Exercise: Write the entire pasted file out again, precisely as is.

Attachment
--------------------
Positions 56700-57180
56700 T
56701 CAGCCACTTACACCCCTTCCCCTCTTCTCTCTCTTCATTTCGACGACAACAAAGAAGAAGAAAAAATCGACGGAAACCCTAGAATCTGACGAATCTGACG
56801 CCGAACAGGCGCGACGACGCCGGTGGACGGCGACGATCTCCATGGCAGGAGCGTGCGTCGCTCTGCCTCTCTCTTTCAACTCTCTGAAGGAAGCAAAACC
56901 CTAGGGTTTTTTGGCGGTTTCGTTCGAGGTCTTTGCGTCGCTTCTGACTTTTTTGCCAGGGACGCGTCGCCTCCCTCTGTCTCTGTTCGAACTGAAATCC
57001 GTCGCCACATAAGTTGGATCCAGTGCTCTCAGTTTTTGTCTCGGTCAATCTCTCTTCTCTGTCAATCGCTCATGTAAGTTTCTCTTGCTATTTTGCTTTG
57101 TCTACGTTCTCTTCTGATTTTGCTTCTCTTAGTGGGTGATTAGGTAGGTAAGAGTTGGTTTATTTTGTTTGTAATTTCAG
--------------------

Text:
Positions 56700-57180
56700 T
56701 CAGCCACTTACACCCCTTCCCCTCTTCTCTCTCTTCATTTCGACGACAACAAAGAAGAAGAAAAAATCGACGGAAACCCTAGAATCTGACGAATCTGACG
56801 CCGAACAGGCGCGACGACGCCGGTGGACGGCGACGATCTCCATGGCAGGAGCGTGCGTCGCTCTGCCTCTCTCTTTCAACTCTCTGAAGGAAGCAAAACC
56901 CTAGGGTTTTTTGGCGGTTTCGTTCGAGGTCTTTGCGTCGCTTCTGACTTTTTTGCCAGGGACGCGTCGCCTCCCTCTGTCTCTGTTCGAACTGAAATCC
57001 GTCGCCACATAAGTTGGATCCAGTGCTCTCAGTTTTTGTCTCGGTCAATCTCTCTTCTCTGTCAATCGCTCATGTAAGTTTCTCTTGCTATTTTGCTTTG
57101 TCTACGTTCTCTTCTGATTTTGCTTCTCTTAGTGGGTGATTAGGTAGGTAAGAGTTGGTTTATTTTGTTTGTAATTTCAG